tomato salad + scallion shortcakes


I do like food, quite a lot, actually. But nothing can quite win me over like a perfectly sun-ripened tomato, picked at the prime point in the summer where, let's face it, you can just hand me a salt-shaker and call it a day. I don't need anything else to survive these brutally hot months. Unless it's a fresh baked almond croissant, but that's a story for another day.

Another Deb-be-praised recipe, the one that so beautifully graces the cover of her recent cookbook, came to mind when I was charged with the task of preparing lunch for my lovely co-workers at Holstee. On a weekly rotation, we each take the time to put together a meal for our team, which is a fantastic way to commune together and share a basic and familial practice, one of the many reasons why this job rules New York, or pretty much any other place at all. Let me step quietly down from my soapbox of love now.

I know what you're thinking: shortcakes? That aren't, well, sweet? And covered in sugared-up strawberries? Isn't that, well, wrong? In a word, yes, but in the very best way that something can be wrong. Though you expect this classic dessert to never change, the truth is, you can smash any fruit (which tomatoes in fact are) between these buttery biscuits and not go wrong. But add some scallions? And some whipped goat cheese? Oh heavens, there's no turning back.

For this recipe, you'll need a lot of things. So first, the scallion shortcakes:

2 cups plus 2 tablespoons of whole wheat flour
2 tablespoons baking powder
3/4 teaspoon salt
5 tablespoons butter, chilled and cut into cubes
1 scallion, thinly sliced
1 cup 2% or whole milk

For the tomato salad (though I believe there to be no real rules here), I used:

Approximately 2 cups of tomatoes, sliced/diced - using a variety of colors and shapes will make for a prettier presentation, but again: no rules
A good drizzle of olive oil
\Another good drizzle of balsamic vinegar
A shake of salt
Another shake of pepper 

And, ta-da, you've made tomato salad! Now for the goat cheese "cream," all you really need to do is whip together some softened goat cheese and whole milk until the mixture is whipped and fluffy. Add in another thinly chopped scallion to unite the flavors.

Now, making the biscuits themselves couldn't be easier: first, preheat your oven to 425 degrees. Line a baking sheet with parchment paper. Whisk together the flour, baking powder and salt in the biggest bowl you've got. Using your fingers or a pastry cutter (or, if you're me, a little bit of both), cut in the butter. Since the butter is cold, this will feel like a bit of a futile process at first. Don't give up. It will, eventually, incorporate and your mixture will resemble a coarse meal. You're right on track.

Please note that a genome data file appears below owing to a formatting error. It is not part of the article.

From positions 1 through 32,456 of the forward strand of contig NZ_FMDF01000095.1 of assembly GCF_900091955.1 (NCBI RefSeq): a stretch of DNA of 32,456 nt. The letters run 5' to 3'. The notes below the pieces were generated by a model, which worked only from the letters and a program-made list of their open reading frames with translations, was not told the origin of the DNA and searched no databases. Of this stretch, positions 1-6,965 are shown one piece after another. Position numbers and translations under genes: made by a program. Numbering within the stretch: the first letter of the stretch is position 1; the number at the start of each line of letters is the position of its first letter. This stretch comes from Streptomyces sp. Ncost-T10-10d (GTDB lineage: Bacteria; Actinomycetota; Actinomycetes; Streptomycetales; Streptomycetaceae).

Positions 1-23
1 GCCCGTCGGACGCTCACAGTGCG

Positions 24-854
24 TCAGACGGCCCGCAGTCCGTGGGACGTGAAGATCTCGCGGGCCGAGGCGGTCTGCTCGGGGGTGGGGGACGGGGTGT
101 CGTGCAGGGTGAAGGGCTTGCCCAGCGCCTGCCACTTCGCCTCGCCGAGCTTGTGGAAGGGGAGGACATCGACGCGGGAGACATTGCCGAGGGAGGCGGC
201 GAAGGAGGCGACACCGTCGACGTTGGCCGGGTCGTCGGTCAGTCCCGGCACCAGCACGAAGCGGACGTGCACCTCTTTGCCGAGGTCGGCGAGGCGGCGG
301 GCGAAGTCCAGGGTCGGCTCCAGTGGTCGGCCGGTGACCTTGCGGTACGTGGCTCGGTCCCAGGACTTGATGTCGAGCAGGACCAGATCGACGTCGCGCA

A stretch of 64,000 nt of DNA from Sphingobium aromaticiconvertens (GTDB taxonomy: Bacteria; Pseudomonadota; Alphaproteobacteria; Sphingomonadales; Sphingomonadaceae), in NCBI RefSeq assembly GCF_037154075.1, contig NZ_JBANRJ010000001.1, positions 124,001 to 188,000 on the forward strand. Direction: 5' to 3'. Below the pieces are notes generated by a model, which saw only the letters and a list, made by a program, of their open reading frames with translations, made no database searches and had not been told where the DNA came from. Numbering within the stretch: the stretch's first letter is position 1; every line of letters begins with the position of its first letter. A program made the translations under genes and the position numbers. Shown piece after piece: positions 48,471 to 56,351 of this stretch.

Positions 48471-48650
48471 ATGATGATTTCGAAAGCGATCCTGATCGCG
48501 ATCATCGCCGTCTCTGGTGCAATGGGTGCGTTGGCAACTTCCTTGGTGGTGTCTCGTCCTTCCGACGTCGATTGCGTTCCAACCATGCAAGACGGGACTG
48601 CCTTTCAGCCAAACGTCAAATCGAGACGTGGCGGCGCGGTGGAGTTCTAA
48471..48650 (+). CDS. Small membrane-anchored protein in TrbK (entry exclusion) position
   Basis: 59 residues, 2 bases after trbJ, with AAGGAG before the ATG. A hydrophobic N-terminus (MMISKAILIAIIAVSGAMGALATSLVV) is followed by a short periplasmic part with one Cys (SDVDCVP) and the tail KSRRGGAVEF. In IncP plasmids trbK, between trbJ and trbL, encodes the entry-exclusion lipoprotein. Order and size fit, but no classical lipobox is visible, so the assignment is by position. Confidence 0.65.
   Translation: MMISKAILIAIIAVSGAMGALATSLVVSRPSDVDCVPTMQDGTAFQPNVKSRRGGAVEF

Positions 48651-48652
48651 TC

Stir in your scallion. Add your cup of milk and stir again. Sprinkle some more flour onto your countertops to prevent sticking, then pat your mixture out into about an inch thickness. If you have a round cookie cutter, great; otherwise, a simple glass will do to cut out some rounds, re-forming your scraps as necessary.

Space the shortcakes about 2 inches apart and bake for about 15 minutes. Deb suggests rotating the pan for even baking, though I admit I forgot this step. Nonetheless, they came out quite perfect, I have to say.

Split the warm biscuits and give each one a heaping spoonful of your tomato salad and a dollop (yes!) of your artfully whipped goat cheese.

I found these really good, even surprisingly so. My skepticism, if you can call it that, can only be because of my love for tomatoes, feeling that any addition to them only overshadows their natural goodness. But trust me, I've never said no to anything in biscuit form. And now I may never return to sugared strawberries again.


lemon blueberry cake


There is really nothing quite like the berry-citrus combination. Bright, summery and sweet, it packs the perfect sour punch to balance out the ripe berries, all in one perfectly sunny loaf.

Another recipe from THE Deb Perelman, which I had trouble resisting after the smashing success I had with her grapefruit cake (all 4-7 times, as I have now lost count how many times I've made it). Also the fresh blueberries I had were practically shouting, "Bake me into something lovely and light, it's my purplish-navy destiny," and who would I be to argue with that. Though I normally balk (yes, balk) at the taking of fresh fruit, mixing it into a batter or folding it into a crust, covering it with sugar and baking it at 400-plus degrees (because, I ask you, WHAT is better than fresh, seasonal fruit when it's FRESH?), Deb has a way of making me believe. Do I have to mention the grapefruit cake again?

So, for this version of Deb's Ina Garten adaptation, for which she provides an absolutely slew of substitues, should you be berry-less, out of olive oil (gasp!), or anything else at all for that matter, you will need: